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Toddler Language Development

By Heidi Johnson, M.D.

Toddler smiling with mom.

As your toddler grows into childhood, language, speech and vocabulary blossoms with each passing day! Boys Town Pediatrics explains toddler language development and how parents can help expand communication skills.

Expanding Language Development

  • Form Simple Sentences. By age 2, a child will begin using simple phrases and will question and understand simple commands. He or she will have around 50 words stored in his or her vocabulary and may start forming two or three words together into sentences. Teach short and simple sentences to your child and don't forget to offer rewards with a smile and response! Your toddler's sentences may include:
    • Morning mommy!
    • I'm hungry, food please!
    • Go potty now!
    • Read book please!
    • Let's play!
    • Night-night daddy!
  • Interact and Play, Read, Talk and Sing. Interacting frequently helps with building language development. Playing, reading, talking and singing with your child are great tools parents can use to teach words and form sentences together. Read out loud and be expressive, sing songs together and broaden vocabulary and sentence flow by having playful conversations. Ask questions, announce when you are going to do something, imitate noises like animal and object sounds and practice counting.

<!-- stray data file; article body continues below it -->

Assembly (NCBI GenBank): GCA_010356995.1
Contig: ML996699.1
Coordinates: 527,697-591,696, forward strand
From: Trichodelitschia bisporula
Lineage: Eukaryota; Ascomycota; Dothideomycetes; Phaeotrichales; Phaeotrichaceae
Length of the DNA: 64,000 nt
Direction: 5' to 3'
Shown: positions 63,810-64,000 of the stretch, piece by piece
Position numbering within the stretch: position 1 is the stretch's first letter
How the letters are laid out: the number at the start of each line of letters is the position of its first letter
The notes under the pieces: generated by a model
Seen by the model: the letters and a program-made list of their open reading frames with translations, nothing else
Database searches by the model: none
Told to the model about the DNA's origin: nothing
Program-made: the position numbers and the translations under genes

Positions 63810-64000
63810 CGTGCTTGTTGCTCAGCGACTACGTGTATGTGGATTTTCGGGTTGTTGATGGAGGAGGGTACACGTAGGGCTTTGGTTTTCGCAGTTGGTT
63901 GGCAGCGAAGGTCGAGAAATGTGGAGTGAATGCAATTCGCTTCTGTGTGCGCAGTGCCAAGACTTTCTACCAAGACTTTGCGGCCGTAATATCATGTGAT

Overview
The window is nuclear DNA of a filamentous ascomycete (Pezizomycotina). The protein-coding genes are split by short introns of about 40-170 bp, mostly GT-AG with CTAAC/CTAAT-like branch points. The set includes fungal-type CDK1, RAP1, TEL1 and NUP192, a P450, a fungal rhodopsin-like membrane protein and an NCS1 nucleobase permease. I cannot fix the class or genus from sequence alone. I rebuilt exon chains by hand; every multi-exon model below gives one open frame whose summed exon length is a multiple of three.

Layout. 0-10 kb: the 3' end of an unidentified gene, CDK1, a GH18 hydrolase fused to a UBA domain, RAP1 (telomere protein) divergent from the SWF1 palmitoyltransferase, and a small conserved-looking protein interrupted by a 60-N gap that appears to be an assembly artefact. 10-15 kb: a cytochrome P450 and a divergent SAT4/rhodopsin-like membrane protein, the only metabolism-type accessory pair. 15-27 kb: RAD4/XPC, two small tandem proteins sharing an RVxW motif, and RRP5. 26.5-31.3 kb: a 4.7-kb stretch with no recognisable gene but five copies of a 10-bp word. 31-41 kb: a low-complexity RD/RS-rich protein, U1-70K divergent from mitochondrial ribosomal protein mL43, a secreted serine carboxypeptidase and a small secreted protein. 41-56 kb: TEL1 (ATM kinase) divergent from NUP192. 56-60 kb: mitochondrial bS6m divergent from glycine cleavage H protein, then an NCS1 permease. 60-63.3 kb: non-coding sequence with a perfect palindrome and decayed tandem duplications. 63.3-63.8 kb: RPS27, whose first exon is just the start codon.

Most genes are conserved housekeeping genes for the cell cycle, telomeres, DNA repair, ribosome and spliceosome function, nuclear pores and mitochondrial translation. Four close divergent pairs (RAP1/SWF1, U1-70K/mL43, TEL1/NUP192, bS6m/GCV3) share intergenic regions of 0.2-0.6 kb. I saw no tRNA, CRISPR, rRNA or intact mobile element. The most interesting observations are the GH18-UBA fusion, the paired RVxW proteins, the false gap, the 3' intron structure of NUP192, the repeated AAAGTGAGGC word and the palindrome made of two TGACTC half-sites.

• Listen, Repeat and Expand. Listen to your child's sounds and repeat them back. These steps can encourage your child's speech and language development. As he or she grows older, start pointing out the words while reading. This is the next step in understanding letters and how words on a page form sounds.

When to Contact a Pediatrician

Every child has a different pace when developing language skills. Some may be a little ahead or behind. It is important to track and monitor your child's development. Your pediatrician will discuss your child's language development at his or her well check child visits.

Speech delays occur for many reasons, including hearing loss and developmental disorders. Depending on the circumstances, your pediatrician may refer your child to a hearing specialist (audiologist) or a speech-language pathologist. If you have any questions or concerns about your toddler's language development, contact your pediatrician.